MOSCOW: A Russian court on Monday adjourned an appeal hearing for three members of the Pussy Riot punk band against their conviction for a protest against President Vladimir Putin in a church after one of the trio sacked her lawyers.
About a hundred people - Pussy Riot supporters in colorful T-shirts as well as mainly elderly Russian Orthodox Christians - filled corridors of the Moscow court and others stood outside.
Pussy Riot supporters released three large balloons - a red, blue and a yellow one, all with captions reading "Pussy Riot!" - into the sky, while one Orthodox campaigner held up a banner declaring: "Shame to lawyers, prison for blasphemers".
One of the band, Yekaterina Samutsevich, sitting in a glass and metal courtroom cage alongside her two band mates, told the Moscow court she disagreed with her lawyers' handling of the case and the hearing was put off until October 10.
"My position on the criminal case does not match their (the lawyers') position," Samutsevich told the small courtroom, packed with supporters, family members and reporters. She gave no details.
Western governments have portrayed the three women's two-year sentences as excessive, and opposition groups see it as part of a crackdown on dissent by Putin, but many Russians regard the protest band as irreverent self-publicists.
Samutsevich, 30, Nadezhda Tolokonnikova, 22, and Maria Alyokhina, 24, in August were convicted of hooliganism motivated by religious hatred after storming into the Christ the Saviour Russian Orthodox Cathedral in Moscow in February and belting out a "punk prayer" asking the Virgin Mary to rid Russia of Putin.
Mark Feigin, one of three defence lawyers, said he had learned about Samutsevich's decision only at the weekend and that it could weaken the three women's defence line in a case they say is politically motivated.
"The pressure is not subsiding. It continues and it would be naive to think that the authorities will just let it go," said another defence lawyer, Nikolai Polozov.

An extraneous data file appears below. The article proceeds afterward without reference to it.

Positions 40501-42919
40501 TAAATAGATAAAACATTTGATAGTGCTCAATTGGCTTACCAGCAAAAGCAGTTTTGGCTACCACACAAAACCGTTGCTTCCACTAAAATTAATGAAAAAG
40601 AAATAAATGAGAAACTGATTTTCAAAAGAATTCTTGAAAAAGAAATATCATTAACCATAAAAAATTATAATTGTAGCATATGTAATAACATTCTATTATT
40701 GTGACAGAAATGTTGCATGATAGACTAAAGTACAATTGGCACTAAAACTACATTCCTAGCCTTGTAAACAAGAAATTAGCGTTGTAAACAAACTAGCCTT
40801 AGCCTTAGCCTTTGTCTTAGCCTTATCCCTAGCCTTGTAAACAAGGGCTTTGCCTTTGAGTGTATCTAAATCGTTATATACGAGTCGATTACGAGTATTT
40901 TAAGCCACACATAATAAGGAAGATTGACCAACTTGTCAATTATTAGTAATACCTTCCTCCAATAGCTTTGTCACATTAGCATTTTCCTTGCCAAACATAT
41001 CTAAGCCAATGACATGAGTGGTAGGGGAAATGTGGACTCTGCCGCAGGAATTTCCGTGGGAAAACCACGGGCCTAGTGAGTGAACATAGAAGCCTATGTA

"From various sides they are trying to weaken their position. They have the line of not admitting guilt, and consider that they have committed only an administrative offence," he added. "The authorities don't like that."
CASE DIVIDES RUSSIANS
Global celebrities, including British musician Paul McCartney and U.S. pop singer Madonna, called for leniency for the women before their verdict on Aug 17.
But their two-year sentences were seen by the opposition, and by some Western governments, as part of increasingly aggressive tactics against the opposition following the biggest protests of Putin's 12-year rule of Russia.
Since Putin's return to the Kremlin in May for a six-year term, parliament has expelled an opposition leader and approved laws raising fines for protesters, stiffening punishment for defamation and tightening checks on foreign-funded lobby groups.
Another bill under consideration in parliament, where Putin's United Russia has a majority, would institute jail terms of up to three years for offending religious feelings.
A group of Orthodox believers quoted the law in their request to prosecutors in Russia's south-western city of Rostov-on-Don to ban staging rock opera Jesus Christ Superstar in a local philharmonic, local officials said.
"We have received a motion from believers to take the musical down. We have suspended ticket sales for half a day to consider the rightfulness of the motion and then resumed the sales, all is normal," said the philharmonic's Svetlana Zhabina.
Vladimir Legoida, a senior church spokesman, said on Sunday the trio's stunt "must not remain unpunished whatever the justification," but urged them to repent.
A pardon or a reduced sentence would require the women to admit guilt but they have refused to do so.
The band members say their protest near the altar, in bright ski masks, tights and short skirts, was not intended to offend believers and was motivated by anger over Putin's closeness to Patriarch Kirill, the head of the Russian Orthodox Church.
Kirill, who once likened Putin's spell over Russia to a "miracle of God", says only close ties between the state and the church can ensure development of society.
A recent official opinion poll showed that more than half of Russians are critical of what Pussy Riot did and consider their two-year jail sentence to be a just one, with less than a third saying the opposite.
Many Russian Orthodox believers consider Christ the Saviour one of the most revered holy sites in the country, where religion has flourished since the Soviet Union collapsed in 1991, and considered the protest a sacrilege.